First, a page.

It was the next year, 1985, that he hit upon the final solution to the segregation problem: urban schools so extraordinary that bigoted whites would voluntarily abandon their suburbs and private schools to flock to the city and sit next to blacks.

    Judge Clark was realistic enough to realize that these schools would have to be spectacular, and spectacular they are. Of the more than $1.4 billion that has been spent in ten years on this “desegregation” plan, $418 million has gone for renovation and new construction, though not always wisely. After a $1 million patch-up of Central High School did not raise it to Judge Clark’s standards, the old school was torn down and the district sank $32 million into a gleaming new one.

    Paseo High was another school that Judge Clark pronounced unsalvageable. Built from a type of limestone found nowhere else in the country, it was a cherished architectural landmark. The judge didn’t care. Protesters watched in tears as the school was dynamited on his orders.

    The district now has 12 brand new schools—scores of houses had to be bulldozed to make way for some of them—with equipment to make a teacher’s head swim: planetariums, olympic-size swimming pools with underwater observation windows, dust-free diesel mechanics rooms, at least one mock-United Nations wired for simultaneous interpretation, radio and television studios capable of real broadcasting, video editing and animation labs, a moot court complete with jury room and judges chambers, a model Greek village to teach participatory democracy, elementary schools with one personal computer for every two children, etc. etc. These are the famed “magnet schools” that were supposed to attract white children like so many iron filings.

    Another $900 million has gone for special staff to operate these wonders, and across-the-board raises for teachers and administrators. There are German- and French-language elementary schools which, of course, must be staffed with native speakers. The former coach of the Soviet Olympic fencing team has been hired—along with an interpreter—to teach Missouri rubes the finer points of sword play. It has been, in short, an unprecedented orgy of spending, overseen by school superintendent, Walter Marks, who has been pleased to see the salary for his position leap from $75,000 to $140,000.

    Where did the $1.4 billion come from? Judge Clark raised it through two astonishing acts of judicial dictatorship. In 1987, he unilaterally raised Kansas City property taxes, first from 2.05 percent to four percent and eventually 4.96 percent—the first time in American history that a federal judge has levied taxes. This breath-taking usurpation of power simply ignored an amendment to the Missouri constitution that requires a two-thirds supermajority vote to raise property taxes past 3.25 percent. Judge Clark even tried to impose a surcharge on income taxes, but an appeals court struck this down as an invasion of the province of the state legislature.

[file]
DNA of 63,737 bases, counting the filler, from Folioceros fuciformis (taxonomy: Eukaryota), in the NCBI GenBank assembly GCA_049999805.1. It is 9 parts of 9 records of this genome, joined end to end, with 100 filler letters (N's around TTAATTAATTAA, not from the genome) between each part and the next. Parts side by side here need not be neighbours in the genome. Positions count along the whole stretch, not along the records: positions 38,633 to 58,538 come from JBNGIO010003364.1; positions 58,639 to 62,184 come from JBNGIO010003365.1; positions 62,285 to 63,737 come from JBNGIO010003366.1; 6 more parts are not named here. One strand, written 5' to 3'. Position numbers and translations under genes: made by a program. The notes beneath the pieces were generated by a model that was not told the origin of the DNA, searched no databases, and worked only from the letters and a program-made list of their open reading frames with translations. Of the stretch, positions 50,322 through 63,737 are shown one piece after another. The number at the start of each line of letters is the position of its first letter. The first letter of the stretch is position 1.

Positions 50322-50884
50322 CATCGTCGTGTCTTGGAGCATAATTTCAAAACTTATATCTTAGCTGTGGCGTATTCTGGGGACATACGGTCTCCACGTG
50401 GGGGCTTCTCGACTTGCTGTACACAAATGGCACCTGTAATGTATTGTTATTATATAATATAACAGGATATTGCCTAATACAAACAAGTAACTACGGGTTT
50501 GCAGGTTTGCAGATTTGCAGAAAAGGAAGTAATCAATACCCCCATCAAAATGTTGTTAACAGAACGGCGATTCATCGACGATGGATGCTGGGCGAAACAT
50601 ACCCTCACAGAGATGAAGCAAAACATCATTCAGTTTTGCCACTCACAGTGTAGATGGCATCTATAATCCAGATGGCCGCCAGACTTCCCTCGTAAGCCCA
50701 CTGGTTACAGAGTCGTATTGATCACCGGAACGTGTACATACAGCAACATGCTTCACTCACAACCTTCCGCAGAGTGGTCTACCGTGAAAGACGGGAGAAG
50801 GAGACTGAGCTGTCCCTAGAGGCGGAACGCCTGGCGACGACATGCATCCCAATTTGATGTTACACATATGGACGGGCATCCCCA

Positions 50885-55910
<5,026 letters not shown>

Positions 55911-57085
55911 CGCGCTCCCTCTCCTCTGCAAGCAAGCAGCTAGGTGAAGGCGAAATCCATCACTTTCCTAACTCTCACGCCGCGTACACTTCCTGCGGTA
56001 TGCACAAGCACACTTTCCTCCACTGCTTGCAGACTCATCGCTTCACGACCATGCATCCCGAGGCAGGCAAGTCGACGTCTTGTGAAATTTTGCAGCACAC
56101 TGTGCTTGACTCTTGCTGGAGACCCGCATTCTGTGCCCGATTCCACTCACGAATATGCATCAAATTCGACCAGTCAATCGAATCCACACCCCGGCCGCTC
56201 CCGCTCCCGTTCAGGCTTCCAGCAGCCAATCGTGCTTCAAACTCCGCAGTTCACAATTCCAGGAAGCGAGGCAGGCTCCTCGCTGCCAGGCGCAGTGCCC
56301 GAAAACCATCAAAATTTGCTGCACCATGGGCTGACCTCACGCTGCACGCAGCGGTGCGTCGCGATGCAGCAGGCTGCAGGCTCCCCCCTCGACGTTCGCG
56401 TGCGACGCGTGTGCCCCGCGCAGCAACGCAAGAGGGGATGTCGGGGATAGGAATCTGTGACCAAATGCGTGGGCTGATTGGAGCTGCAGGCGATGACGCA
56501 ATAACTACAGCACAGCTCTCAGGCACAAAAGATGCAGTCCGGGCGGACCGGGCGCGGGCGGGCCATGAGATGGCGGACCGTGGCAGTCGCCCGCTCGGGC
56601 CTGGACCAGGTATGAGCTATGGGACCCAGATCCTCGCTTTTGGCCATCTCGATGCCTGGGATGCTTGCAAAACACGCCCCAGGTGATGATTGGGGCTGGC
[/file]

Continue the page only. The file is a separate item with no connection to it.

When it became clear that Kansas City could be bled no further, Judge Clark decided to pillage the state—but on what grounds? In a flourish of legal non-reasoning, he decided that the state had contributed to segregation in Kansas City by permitting such things as restrictive covenants in deeds and by doing nothing to mix up the races. In penance for these past crimes, the state has been forced to pay more than $800 million to make the city’s schools fit for suburban white people. Needless to say, the state attorney general has repeatedly contested this exaction, but until June (see below) had lost every court battle.

    The astonishing thing is that ever since 1955 there has been no school segregation in Kansas City. By the time of Judge Clark’s decisions, no one was even pretending that the city or the state or the school district was discriminating. By no sane reading of civil rights laws can Kansas City be found guilty. It had bad public schools and two-thirds of the students were black. In the never-never land of Judge Clark’s mind, this was unacceptable. It could only be the result of racism, and not just any old racism; this was Government-perpetrated racism in violation of the United States Constitution.

    Because he was springing to the defense of that holy document, he appointed himself school district dictator, with the power to eliminate everything he considered a “vestige” of discrimination. In a crowning act of folly, he decreed that he would continue to run the schools until the test scores of black children were appreciably the same as those of whites. So long as blacks did not do as well as whites, the segregation of ages past was still doing its evil work.

    Complete Failure

    What have been the results of this grand experiment? Instructional costs, not including costs of the building program, have more than doubled from $3,094 per pupil per year to $8,000 (during the same period, the state average rose from $2,470 to $3,760). Average classroom size has decreased from 38-47 to 22-27, and the number of school librarians has shot up from 13 to 56. Ten years ago the district had no “counselors” for elementary school students. Now it has 53 of them. All this luxury is lavished on only 36,350 students as opposed to a high of 69,000 in the 1950s. The overall operating budget has leapt in seven years from $142 million to $500 million while the number of students has stayed the same.